Conventionalism

by Neil Rickert

A while back, I indicated that I would start posting about my own ideas on philosophy.  But I have not posted much since then.  This is an attempt to resume that effort.

My own philosophy appears to be a variety of conventionalism.

I have previously stated that I am a behaviorist.  That does not change.  I see social conventions as, primarily, behavioral conventions.  A simple example is the convention that we should drive on the right side of the road.  This is a convention about behavior.

What is conventionalism?

According to Wikipedia:

Conventionalism is the philosophical attitude that fundamental principles of a certain kind are grounded on (explicit or implicit) agreements in society, rather than on external reality.

Conventionalism appears to be controversial within philosophy.  There is fairly broad acceptance that language is conventional, though there are disagreements about that, too.  Henri Poincaré was conventionalist about geometry, which seems right to me.  Some have argued that mathematics is conventional.  That is more controversial, and many philosophers believe that Quine refuted that position in his “Truth by convention”.  I’ll not that I disagree with Quine, and perhaps I’ll discuss that in a future post.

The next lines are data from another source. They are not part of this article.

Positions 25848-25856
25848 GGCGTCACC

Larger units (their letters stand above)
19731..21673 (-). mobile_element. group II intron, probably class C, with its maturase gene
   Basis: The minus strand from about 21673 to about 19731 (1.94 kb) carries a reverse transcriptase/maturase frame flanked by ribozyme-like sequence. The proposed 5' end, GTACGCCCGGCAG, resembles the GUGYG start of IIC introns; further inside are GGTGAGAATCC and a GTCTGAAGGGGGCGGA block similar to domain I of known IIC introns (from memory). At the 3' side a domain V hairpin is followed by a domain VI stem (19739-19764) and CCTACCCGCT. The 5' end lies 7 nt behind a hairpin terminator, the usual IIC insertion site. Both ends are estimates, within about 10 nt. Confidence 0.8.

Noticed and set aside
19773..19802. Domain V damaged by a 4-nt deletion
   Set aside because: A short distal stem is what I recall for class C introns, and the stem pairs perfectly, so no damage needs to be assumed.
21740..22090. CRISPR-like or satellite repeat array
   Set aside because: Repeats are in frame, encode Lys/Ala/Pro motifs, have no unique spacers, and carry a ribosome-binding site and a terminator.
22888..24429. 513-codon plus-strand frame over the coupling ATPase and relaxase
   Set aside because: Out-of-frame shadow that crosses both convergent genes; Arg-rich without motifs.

Again, quoting the same Wikipedia article:

The French philosopher Pierre Duhem espoused a broader conventionalist view encompassing all of science.

I am inclined to agree with that view of science.

Why conventionalism

My own conventionalism comes from my attempts to understand human cognition.

The traditional empiricist position is that we gain knowledge by induction from observations.  I do not see much support for this in the history of science, and it seems implausible.  At least part of the problem is that observations, as described by empiricists, presuppose concepts about which the observations are made.  But it is hard to find a good account of the origin of concepts.

My own study of science seems to suggest that concepts, and the rules for observation, arise at the same.  This is as we would expect if it is a matter of establishing pragmatic conventions.

I tentatively plan to say more on this in future posts.

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